What buffer should my protein sample be in for MS/MS measurements?
Protein solutions should be in a buffer compatible with digestion. For optimal results, please discuss your project with a staff member prior to generating the samples.
What is the best protein assay to use?
The answer to this question really depends on your expected protein concentration, and most importantly, the buffer the sample is in. Many common buffer ingredients interfere with colorimetric assays. We recommend also using your sample buffer for making the standard curve and as the blank. For a good overview on assays, visit the ThermoFisher Scientific website. Please consult a staff member to discuss your particular sample.
Both short-term and long-term archival of the acquired raw data files is ultimately the sole responsibility of the users of the Core. The Herbert Wertheim UF Scripps Institute for Biomedical Innovation & Technology Mass Spectrometry and Proteomics Core in Jupiter will strive to maintain (but not guarantee) copies of acquired raw data files for up to one year of the acquisition date on local computers as space permits. All data is archived, however, to the UF Scripps Dropbox Business site at the time of acquisition for long-term storage.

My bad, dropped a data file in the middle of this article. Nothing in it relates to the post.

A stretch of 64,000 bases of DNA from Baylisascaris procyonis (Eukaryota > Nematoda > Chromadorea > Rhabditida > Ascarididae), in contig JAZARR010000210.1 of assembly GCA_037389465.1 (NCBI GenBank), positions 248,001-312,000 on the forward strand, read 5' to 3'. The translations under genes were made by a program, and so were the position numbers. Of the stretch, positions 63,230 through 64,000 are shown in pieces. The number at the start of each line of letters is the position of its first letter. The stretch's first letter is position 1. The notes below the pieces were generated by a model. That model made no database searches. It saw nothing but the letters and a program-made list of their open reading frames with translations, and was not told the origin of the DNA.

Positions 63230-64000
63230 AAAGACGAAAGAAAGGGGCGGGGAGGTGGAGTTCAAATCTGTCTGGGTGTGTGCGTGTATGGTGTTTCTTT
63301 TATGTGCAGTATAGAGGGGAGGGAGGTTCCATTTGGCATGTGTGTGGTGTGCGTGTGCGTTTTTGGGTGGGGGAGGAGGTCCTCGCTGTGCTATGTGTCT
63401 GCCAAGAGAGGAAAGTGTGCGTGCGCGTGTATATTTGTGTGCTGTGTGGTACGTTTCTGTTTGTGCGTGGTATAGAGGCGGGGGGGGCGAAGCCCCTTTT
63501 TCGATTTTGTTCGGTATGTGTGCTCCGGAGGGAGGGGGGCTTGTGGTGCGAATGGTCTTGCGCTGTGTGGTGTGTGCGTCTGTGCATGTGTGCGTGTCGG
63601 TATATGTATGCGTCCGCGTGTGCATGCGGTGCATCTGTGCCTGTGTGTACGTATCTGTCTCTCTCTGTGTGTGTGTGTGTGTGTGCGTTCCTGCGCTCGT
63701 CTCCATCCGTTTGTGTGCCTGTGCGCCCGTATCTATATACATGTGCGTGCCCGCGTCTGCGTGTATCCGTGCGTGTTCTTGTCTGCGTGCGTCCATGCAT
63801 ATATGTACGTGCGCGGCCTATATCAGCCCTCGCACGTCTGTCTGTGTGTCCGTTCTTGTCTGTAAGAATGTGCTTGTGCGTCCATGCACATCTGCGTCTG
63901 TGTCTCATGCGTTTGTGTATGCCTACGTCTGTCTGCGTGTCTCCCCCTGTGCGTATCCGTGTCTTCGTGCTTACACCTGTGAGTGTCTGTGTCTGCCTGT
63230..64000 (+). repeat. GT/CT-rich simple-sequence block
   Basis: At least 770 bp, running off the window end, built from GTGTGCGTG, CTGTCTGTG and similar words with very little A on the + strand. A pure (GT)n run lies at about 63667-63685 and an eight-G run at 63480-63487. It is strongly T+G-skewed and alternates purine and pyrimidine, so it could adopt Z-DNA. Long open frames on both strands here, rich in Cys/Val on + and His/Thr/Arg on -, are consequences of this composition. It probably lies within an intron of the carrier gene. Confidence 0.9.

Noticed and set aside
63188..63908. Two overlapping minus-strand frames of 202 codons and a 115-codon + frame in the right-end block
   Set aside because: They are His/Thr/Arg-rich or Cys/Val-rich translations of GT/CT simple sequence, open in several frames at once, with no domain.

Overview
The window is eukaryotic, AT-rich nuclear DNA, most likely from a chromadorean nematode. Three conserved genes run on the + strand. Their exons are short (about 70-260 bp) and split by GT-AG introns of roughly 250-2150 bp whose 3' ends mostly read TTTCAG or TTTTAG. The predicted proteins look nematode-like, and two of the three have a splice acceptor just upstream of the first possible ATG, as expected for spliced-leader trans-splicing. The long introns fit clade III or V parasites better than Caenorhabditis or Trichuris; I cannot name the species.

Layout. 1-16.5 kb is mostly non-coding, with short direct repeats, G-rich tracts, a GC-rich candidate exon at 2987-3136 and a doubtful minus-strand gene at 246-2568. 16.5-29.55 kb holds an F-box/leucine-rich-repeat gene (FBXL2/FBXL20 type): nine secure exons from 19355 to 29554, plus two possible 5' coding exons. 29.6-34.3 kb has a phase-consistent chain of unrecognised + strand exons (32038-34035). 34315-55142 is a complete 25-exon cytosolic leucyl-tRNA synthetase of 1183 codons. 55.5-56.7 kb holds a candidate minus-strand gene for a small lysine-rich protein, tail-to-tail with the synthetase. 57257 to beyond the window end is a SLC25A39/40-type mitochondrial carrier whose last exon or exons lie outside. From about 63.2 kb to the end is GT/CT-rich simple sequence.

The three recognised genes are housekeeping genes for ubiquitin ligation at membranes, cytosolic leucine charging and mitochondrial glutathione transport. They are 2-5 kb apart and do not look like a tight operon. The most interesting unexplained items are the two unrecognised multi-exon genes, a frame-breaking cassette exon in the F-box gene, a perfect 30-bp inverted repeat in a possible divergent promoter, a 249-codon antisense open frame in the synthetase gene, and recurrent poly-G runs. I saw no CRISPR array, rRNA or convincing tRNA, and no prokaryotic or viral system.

It is our policy that key collaborator(s) within The Herbert Wertheim UF Scripps Institute for Biomedical Innovation & Technology community share in co-authorship of any manuscripts that are the result of work performed at the Core. Minimally, the Proteomics Core should be acknowledged as follows in publications: This work is supported in part by The Herbert Wertheim UF Scripps Institute for Biomedical Innovation & Technology Mass Spectrometry and Proteomics Core. Here are the ABRF guidelines for authorship for personnel working in facilities such as the Mass Spectrometry and Proteomics Core of this Institute.
To view publications co-authored by Mass Spectrometry and Proteomics Core staff or those that resulted from the use of Core data, click here. Publications by Proteomics Core Staff: Co-authorship earned by the staff of the UF Scripps Mass Spectrometry and Proteomics Core. » Publications by Proteomics Core Staff » Scripps Biomedical Research » University of Florida (ufl.edu)